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  Classical Editor: Rob Barnett  
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A “Hatto Original”
Franz LISZT (1811-1886)
Mephisto Waltz no.1 [10:54]
Grandes études de Paganini: La Campanella [04:52]
Etudes d’exécution transcendante: Harmonies du soir [09:00], Feux follets [03:32]
Sonata in b minor [30:30]
Minoru Nojima (piano)
rec. 17-18 December 1986, CA Civic Auditorium, Oxnard.
REFERENCE RECORDINGS RR-25CD [59:24]


“Feux follets” was issued as the work of Joyce Hatto in some versions of “her” recording of the Transcendental Studies, from 2002 onwards, on Concert Artist/Fidelio CACD-9084-2. 

I’ve dealt with the Hattification aspect – not common to all copies of the “Hatto” – in my review of the Simon Transcendentals. So now I’ll concentrate on Nojima.

I was going to start off by saying that Nojima really does seem to be the greatest pianist practically no one has ever heard of, but I see Wikipedia has got there first. My exploration of the “Hatto originals” has led me to the discovery of an unexpected number of excellent pianists. Of all those I’ve heard so far, the one who has had me reaching for the adjective “great” is Minoru Nojima. And yes, purely on the strength of his Brahms 2 I’d have to include Ashkenazy among the merely excellent.

Before I go completely overboard and declare Nojima a great pianist I should need to hear him in several other composers, playing live if possible, and I should need to know something about his development since 1986. But I am going to declare that this is one of the great Liszt discs in the catalogue. 

In Feux follets he has that miraculous evenness of touch which gives the passage-work a life and poetry of its own, something we normally have to seek in records by the likes of Ignaz Friedman. Again in La Campanella total clarity allied to unfailing tonal beauty make for an alluring display of delicate pointillist colours. Every note seems to have its own individual voice.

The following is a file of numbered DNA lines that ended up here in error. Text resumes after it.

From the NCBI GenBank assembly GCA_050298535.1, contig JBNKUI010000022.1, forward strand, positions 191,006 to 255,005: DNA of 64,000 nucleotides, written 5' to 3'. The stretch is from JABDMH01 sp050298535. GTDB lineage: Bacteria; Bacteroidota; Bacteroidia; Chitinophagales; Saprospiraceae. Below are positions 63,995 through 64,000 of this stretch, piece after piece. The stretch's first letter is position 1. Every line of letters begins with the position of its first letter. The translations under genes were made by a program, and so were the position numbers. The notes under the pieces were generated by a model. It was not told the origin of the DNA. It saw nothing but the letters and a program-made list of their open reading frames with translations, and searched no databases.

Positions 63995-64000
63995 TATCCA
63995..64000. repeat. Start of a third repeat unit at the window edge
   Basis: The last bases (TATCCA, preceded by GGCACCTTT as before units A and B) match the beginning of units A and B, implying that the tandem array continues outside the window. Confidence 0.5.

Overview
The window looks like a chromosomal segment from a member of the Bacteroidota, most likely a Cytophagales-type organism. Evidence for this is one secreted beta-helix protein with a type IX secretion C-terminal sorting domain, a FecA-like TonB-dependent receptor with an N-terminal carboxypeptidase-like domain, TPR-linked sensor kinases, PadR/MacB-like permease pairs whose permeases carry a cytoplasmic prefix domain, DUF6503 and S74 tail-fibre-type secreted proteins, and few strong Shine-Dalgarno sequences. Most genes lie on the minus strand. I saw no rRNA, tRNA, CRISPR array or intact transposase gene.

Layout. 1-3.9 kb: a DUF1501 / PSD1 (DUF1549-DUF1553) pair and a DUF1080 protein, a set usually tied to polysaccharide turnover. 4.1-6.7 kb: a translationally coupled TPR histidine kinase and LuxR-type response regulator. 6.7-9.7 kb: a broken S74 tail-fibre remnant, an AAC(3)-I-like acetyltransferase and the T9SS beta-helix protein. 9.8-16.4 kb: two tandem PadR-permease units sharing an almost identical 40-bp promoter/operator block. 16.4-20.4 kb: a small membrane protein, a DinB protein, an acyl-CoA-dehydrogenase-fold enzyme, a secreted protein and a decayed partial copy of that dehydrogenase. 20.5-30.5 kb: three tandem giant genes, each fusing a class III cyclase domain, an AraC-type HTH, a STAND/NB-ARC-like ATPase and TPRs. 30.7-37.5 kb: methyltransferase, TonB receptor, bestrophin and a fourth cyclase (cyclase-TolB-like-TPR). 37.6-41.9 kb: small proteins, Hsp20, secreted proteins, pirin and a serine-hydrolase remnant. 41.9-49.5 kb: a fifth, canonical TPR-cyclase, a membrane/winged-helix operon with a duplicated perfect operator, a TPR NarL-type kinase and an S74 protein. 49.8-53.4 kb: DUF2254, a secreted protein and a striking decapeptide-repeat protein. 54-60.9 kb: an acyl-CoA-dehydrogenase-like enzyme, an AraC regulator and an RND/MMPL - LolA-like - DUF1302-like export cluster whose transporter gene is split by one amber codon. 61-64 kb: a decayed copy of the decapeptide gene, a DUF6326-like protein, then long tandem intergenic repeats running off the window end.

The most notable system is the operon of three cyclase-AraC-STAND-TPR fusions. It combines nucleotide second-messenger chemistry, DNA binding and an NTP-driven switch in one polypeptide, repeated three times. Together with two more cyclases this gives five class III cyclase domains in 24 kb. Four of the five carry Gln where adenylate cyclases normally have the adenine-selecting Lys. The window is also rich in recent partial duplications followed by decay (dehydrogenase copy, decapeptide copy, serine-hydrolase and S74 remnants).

At the other end of the spectrum Nojima unleashes a demoniac force in the Mephisto Waltz, without loss of clarity and without any hardening of the tone, while in the central section he is able to withdraw into a world of private meditation. Harmonies du soir rises from the gentlest of beginnings to an ecstatic climax which is actually the one moment where I find him a little over the top, with hints of conventional barnstorming virtuosity. Though László Simon is less magical at the beginning I prefer his powerful, brooding vision overall.

In the Sonata we find Nojima once again unleashing torrents of full but always clear sound, in alternation with a wonderful delicacy and exquisitely tender inner communing. He has the ability to make this latter appear parenthetical, so that the progress of the music is suspended but not halted. The overall structure is as finely grasped as are the details.

So as I said at the beginning, whatever else Nojima has done, he made a great Liszt record in 1986. Where is he now? Well, a trawl through the internet revealed that he is booked to play at the Singapore Festival on 30 June 2007. The programme is Beethoven op.101, Ravel Gaspard and Prokofiev 8. Singapore is a bit out of the way for most of us. Let’s hope he sets down a few more records.

Christopher Howell 

 

 

 


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